Warehouse
Location
11
BOSTON,MA
12
MEMPHIS,TN
13
CLEVELAND,OH
14
DAVENPORT,IA
15
NEW ORLEANS,LA
16
S FRANCISCO,CA
Table 4: Potential Warehouses

Y
5986
7471

X
1249
3125
2543
3817
2638
8719

Variable
Production
Cost ($/cwt)
21.0
20.6

Y
4422
7471
5574
6275
8483
8492

Sales Data
Table 5 shows the six major sales territories, with the five year growth factor. The
company has more than 70,000 individual customer accounts, and these are aggregated
into 191 active demand centers. A demand center is a grouping of zip code areas into a
zip sectional center as the focus of the collected demand. It may be assumed that the
demand for a sales territory is averaged at its centroid. The demand at each of the 192
active demand centers is shown in the file Usemore.xls.
Five-Year
Region
Sales
Growth
Number Territory
Factor
1
Northeast
1.3
2
Southeast
1.45
3
Midwest
1.25
4
Northwest
1.2
5
Southwest
1.15
6
West
1.35
Table 5: Five-Year Growth Factor

Production Costs and Capacities


Production variable costs at existing plants vary by location. This variance results from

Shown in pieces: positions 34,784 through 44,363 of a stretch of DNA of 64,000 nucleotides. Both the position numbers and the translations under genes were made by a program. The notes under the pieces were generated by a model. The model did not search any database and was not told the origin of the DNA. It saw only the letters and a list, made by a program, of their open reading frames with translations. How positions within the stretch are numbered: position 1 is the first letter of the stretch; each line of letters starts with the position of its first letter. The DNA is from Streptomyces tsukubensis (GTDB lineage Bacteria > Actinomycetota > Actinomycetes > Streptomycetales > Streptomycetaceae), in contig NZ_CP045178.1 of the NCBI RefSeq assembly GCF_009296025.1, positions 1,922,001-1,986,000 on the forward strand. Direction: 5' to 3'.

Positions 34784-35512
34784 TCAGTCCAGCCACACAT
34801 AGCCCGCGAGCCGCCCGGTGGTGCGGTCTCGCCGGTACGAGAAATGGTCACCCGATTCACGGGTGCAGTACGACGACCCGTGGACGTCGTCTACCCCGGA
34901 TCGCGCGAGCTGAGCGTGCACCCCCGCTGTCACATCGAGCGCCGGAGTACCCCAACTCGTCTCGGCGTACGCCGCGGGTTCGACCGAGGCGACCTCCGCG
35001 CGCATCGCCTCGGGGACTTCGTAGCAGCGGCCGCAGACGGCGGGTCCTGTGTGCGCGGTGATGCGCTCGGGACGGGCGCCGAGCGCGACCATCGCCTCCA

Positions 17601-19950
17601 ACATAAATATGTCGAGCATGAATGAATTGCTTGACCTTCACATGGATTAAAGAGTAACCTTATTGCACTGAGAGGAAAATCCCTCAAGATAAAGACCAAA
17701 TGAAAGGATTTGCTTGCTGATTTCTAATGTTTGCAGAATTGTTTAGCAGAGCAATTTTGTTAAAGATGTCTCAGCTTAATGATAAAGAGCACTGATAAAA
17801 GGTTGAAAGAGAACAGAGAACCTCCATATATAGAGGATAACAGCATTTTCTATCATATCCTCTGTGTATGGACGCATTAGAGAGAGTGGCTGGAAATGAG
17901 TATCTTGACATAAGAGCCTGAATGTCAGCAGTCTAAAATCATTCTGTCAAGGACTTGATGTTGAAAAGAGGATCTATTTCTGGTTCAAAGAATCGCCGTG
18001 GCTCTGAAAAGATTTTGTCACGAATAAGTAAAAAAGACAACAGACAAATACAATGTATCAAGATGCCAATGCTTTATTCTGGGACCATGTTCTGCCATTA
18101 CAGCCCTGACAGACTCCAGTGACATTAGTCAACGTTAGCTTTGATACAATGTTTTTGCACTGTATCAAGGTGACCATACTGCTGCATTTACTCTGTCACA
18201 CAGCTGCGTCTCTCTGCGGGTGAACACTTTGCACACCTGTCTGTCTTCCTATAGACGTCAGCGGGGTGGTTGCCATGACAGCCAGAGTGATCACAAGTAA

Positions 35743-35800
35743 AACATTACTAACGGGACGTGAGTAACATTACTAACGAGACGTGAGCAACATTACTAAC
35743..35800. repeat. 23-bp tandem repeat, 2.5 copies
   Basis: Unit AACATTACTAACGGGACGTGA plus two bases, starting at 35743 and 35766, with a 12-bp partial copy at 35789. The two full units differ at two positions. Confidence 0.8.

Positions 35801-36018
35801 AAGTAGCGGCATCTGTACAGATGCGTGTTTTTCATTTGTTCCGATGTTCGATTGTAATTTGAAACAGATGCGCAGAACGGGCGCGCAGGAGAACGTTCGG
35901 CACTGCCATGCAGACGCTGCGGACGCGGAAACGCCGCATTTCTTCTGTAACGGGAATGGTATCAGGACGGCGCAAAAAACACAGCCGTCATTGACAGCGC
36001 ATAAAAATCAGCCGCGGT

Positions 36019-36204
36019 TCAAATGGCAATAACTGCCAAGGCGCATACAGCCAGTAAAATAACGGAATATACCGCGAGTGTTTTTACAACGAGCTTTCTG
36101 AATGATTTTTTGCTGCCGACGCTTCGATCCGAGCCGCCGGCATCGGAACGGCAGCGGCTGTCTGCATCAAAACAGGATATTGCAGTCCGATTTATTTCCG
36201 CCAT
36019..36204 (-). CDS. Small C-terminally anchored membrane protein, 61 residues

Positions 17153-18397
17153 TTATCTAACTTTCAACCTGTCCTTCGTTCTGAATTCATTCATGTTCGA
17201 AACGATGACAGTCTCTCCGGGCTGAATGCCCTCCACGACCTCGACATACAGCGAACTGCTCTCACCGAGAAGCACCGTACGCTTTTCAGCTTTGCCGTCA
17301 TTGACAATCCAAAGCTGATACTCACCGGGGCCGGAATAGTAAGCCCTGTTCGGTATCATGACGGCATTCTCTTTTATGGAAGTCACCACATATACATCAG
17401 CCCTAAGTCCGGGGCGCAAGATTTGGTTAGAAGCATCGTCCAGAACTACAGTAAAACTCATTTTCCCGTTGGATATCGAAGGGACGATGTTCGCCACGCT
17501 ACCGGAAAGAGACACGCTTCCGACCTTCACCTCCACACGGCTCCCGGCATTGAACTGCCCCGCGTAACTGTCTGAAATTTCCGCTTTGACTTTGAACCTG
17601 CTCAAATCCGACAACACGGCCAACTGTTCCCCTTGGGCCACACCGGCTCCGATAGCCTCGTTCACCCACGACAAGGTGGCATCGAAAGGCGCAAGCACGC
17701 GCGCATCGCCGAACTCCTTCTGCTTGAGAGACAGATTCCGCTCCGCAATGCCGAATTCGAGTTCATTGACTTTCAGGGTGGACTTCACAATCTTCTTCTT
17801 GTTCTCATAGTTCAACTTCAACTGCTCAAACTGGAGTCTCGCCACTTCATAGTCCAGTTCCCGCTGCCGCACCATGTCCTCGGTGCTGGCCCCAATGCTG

labor rate differences and volume purchases of raw materials. These costs for the four
existing plants and the two potential plants may be seen in Table 1 and Table 3.
Expansion at any plant site will not change the current variable cost. Fixed costs are not
included for existing plants because these are sunk costs. However, to construct a new
plant or expand an existing on would cost $4 million. This cost would result in an output
for the plant (or an output increase in the case of a plant expansion) of 1 million cwt per
year for the near future.

Warehousing Rates and Capacities


Company contracts with public warehouses show that rates are categorized as storage,
handling, and accessorial. Storage rates are quoted on the basis of average inventory
held. Handling charges are incurred whenever in or out movement of the product occurs
and are assessed on the basis of the flow through the warehouse. Accessorial charges are